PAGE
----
“‘Golden hellos’ are not a new idea and unlikely to solve the overall workforce crisis given we are failing badly to train enough GPs to meet current demands.”

In 2016, the BBC learned that there were some practices in England offering a bonus of up to £10,000 to attract new doctors.

But The Nuffield Trust think tank said recruitment was “only half the battle”.

“The NHS is struggling to hang on to qualified GPs, with surveys showing 56% plan to retire or leave practice early. Many trainees also drop out when they finish,” said senior policy fellow Rebecca Rosen.

300 Med Student dropouts, out of 6000 – 5%

Medicine is a course which involves determination and resourcefulness. Shrinking violets find it difficult and the pure memory work at the beginning puts off some intelligent students who would like a more cerebral approach. Problem Based Learning courses are different, and more and more students are learning this way, especially in fast track graduate entry courses. Adult learning, where one is self sufficient, addresses and understands, and looks up learning needs, is the method preferred. Unfortunately undergraduate entry has less mature students. It also has 80% bias to women, so presumably more women than men drop out. It would be interesting to know the ratios for acceptances: dropouts for each sex at undergraduate and at graduate level. Why not let all who reach a certain standard and wish to do medicine do so? Overcapacity will ensure we do not have to import doctors, and since only 2 out of 11 applicants are successful we know there is potential for a lot more.

Sian Griffiths and Jonathan Corke report in the Sunday Times August 27th: 300 student doctors quit university each year

An ‘epidemic’ of mental health problems is being blamed as a large number of would-be medics fail to complete their degrees

Nearly 1,600 of Britain’s brightest students have been asked to leave medical degrees or have dropped out in the past five years, costing the taxpayer millions.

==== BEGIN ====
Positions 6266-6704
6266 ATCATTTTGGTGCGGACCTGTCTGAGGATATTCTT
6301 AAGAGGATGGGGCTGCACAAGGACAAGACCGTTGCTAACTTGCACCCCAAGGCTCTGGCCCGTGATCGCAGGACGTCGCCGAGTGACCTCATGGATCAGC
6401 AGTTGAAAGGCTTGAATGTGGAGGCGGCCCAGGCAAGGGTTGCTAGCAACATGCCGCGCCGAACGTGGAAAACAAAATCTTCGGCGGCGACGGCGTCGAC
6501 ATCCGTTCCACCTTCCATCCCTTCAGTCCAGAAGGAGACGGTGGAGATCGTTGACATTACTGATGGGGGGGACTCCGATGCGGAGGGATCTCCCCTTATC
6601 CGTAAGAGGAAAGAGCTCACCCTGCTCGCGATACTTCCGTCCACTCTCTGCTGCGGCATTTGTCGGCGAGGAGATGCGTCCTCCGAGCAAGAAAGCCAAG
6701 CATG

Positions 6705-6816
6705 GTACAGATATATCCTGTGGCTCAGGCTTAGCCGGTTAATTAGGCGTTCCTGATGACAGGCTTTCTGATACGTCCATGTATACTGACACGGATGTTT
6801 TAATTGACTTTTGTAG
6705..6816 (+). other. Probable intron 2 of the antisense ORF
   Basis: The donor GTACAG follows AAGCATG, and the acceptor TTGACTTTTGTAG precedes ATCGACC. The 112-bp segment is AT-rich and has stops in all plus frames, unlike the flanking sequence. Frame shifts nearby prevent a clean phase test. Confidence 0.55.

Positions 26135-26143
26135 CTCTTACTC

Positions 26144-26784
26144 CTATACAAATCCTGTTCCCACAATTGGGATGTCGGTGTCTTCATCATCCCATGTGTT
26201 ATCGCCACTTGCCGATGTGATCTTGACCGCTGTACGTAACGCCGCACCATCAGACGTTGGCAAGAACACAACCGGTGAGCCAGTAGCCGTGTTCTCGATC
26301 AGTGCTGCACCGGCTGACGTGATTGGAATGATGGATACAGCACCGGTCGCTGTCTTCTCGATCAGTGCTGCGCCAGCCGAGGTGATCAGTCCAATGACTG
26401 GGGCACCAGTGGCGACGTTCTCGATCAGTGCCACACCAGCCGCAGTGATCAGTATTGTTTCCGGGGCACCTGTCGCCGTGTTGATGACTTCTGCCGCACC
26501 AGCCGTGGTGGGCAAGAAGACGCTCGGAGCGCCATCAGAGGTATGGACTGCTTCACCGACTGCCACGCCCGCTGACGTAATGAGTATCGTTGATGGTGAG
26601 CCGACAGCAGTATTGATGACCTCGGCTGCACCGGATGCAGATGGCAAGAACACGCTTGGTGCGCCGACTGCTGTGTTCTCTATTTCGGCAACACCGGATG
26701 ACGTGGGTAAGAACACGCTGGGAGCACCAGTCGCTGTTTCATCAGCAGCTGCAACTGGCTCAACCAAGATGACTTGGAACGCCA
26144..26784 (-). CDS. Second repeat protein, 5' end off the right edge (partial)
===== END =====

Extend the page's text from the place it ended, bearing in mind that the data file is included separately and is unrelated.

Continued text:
Data from more than 30 medical schools, released under freedom of information laws, reveals that nearly 1,200 British students, most with top grades at A-level, left with no qualification. Others changed course or were awarded a BSc.
One expert spoke of an “epidemic” of mental health problems among students and said more support was needed. Another, Alan Smithers, professor of education at Buckingham University, said: “This level of attrition is a terrible waste of public money as well as being desperately sad for the individuals concerned.”
It costs about £250,000 to train a doctor and gaining a place on a degree course is ferociously competitive. Experts were concerned by the figures, particularly as NHS England has launched an overseas recruitment drive for 2,000 doctors to plug gaps in GP surgeries.
Professor Les Ebdon, head of the Office for Fair Access, which regulates access to higher education in England, said: “Obviously it would be better to help our British students become doctors . . . We cannot keep relying on other countries.”

More than one in 10 students failed to become doctors on some courses. At Leicester University the figure was 37 out of the cohort of 240 (15%) who started in 2011-12. Richard Holland, head of the medical school (elect) at Leicester, said completion rates were improving. The University of East Anglia said its drop-out rate for undergraduate medicine was 8.5%. By contrast, just five students at Swansea failed to complete the course.